I am going to build a "cosmo coffin" that uses light bulbs for heat but haven't done it yet. It's one of those projects that I'll get to when I get a round to it.

Word of warning - When baking your stock make absolutely sure that it's positioned in a way that will keep it from close proximity to the coil. I understand that modern gas ranges have plates above the burner so they should be fine as well. Also, if you are using a rag to remove the stock and/or hand guard from the oven, and the element is in the heating mode, if the rag touches the element it WILL begin to smolder, virtually immediately. (Please don't ask how I know.)

The point is, GENTLE heat will melt cosmoline away from both wood and metal with NO ADVERSE AFFECTS on either the wood or the blued or bright metal. After a couple of hours of 15 minute heating cycles, wiping between cycles, just let it cool and wipe off any remaining surface cosmoline with mineral spirits.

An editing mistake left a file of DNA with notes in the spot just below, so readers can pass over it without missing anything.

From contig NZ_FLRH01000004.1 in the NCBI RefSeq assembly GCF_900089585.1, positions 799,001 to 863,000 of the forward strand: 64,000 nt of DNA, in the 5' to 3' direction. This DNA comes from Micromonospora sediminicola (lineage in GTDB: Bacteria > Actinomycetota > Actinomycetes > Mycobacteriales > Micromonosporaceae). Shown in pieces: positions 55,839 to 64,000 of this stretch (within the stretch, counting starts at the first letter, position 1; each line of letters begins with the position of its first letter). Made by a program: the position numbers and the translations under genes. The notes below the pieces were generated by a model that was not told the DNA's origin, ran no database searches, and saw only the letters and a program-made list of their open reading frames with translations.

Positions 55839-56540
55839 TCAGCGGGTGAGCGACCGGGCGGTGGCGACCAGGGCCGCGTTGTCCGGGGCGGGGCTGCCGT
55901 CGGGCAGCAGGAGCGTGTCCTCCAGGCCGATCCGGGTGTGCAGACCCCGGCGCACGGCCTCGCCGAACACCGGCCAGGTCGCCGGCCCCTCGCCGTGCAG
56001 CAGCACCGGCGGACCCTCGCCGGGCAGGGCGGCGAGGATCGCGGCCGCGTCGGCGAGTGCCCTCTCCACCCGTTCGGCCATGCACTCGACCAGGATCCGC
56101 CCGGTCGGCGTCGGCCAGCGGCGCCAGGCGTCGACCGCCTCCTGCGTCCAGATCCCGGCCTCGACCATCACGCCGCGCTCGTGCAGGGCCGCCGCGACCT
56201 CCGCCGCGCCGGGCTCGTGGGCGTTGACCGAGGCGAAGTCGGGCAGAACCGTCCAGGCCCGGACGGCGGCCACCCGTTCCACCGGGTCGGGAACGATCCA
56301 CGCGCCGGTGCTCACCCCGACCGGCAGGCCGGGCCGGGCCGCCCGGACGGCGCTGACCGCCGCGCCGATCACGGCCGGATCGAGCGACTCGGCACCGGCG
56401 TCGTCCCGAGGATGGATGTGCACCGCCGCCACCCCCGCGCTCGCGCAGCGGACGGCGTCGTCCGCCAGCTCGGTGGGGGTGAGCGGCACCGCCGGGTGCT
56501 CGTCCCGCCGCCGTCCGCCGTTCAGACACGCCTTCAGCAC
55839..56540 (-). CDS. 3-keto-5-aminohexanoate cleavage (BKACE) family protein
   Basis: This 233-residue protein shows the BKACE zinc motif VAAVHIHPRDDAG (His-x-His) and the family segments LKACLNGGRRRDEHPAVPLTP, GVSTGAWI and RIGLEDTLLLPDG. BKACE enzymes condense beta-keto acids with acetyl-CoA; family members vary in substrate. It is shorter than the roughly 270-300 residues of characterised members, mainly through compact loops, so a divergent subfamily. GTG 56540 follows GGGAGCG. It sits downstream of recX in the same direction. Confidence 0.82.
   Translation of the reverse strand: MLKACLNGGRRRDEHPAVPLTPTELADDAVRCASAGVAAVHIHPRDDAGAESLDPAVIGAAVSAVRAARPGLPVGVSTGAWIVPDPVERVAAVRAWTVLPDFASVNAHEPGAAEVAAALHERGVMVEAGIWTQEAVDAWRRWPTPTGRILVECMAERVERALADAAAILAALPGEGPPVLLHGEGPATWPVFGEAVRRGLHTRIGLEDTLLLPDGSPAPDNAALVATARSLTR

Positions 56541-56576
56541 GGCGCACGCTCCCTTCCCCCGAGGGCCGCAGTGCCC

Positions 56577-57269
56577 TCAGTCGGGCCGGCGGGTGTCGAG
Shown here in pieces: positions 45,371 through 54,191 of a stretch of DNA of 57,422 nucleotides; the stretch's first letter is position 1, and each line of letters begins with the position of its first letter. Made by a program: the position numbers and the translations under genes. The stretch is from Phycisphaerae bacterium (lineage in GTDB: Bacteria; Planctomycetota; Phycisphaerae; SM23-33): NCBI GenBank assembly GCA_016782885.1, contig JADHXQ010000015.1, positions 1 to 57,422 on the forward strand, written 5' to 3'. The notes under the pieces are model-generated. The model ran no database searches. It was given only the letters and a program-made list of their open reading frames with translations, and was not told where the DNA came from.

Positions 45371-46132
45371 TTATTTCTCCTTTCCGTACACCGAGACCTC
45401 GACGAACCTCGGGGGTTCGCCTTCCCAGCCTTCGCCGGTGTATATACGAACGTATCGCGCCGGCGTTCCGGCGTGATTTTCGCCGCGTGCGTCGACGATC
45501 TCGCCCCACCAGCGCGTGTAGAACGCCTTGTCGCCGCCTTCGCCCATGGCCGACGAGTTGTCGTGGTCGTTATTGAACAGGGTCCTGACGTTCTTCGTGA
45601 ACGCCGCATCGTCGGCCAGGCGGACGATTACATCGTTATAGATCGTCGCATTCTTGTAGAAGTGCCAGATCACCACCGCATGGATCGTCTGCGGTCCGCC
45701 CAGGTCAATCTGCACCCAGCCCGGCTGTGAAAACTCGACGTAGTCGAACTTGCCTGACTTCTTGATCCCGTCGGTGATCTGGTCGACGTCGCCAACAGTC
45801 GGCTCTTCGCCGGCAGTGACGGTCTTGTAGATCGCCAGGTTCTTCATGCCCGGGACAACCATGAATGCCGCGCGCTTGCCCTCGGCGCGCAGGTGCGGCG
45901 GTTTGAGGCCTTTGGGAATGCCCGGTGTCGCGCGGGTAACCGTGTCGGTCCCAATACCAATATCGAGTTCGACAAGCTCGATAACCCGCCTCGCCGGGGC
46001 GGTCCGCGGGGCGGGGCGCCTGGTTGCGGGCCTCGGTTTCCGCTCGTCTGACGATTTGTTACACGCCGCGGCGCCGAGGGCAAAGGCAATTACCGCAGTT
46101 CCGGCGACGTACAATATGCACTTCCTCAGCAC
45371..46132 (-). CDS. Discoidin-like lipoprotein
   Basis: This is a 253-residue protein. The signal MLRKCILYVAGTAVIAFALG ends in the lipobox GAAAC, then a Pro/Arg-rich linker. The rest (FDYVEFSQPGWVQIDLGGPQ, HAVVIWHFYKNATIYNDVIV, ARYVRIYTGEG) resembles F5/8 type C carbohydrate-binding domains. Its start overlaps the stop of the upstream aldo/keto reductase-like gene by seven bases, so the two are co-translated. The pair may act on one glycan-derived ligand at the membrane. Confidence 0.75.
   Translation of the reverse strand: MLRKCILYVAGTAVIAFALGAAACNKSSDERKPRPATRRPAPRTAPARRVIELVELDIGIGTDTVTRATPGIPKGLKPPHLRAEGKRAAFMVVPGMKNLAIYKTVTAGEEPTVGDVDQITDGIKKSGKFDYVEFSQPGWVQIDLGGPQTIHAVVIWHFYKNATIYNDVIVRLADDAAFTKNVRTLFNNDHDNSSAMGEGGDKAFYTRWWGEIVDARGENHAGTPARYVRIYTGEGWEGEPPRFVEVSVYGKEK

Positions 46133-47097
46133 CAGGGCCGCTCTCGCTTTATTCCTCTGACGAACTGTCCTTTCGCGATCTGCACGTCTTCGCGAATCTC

It's also a good idea to keep ANY solvents or cosmoline out of your drains. They are petroleum based and float on water. This means that they are not going to flow easily through the traps and are likely to gum up and/or clog drains. Everybody has to figure out the best disposal method in their particular circumstances.

So, that's about it. If you want to put your mil-surp rifle back into the condition it was in prior to going into storage, be patient, be gentle, and be thorough. You will ultimately be very, very glad you took the time to do it right, the first time. And if you are going to refinish you will not be disappointed by having the cosmoline seep up into and/or through your finish of choice. When you do it right you will find that the stock will take just about any finish that you like."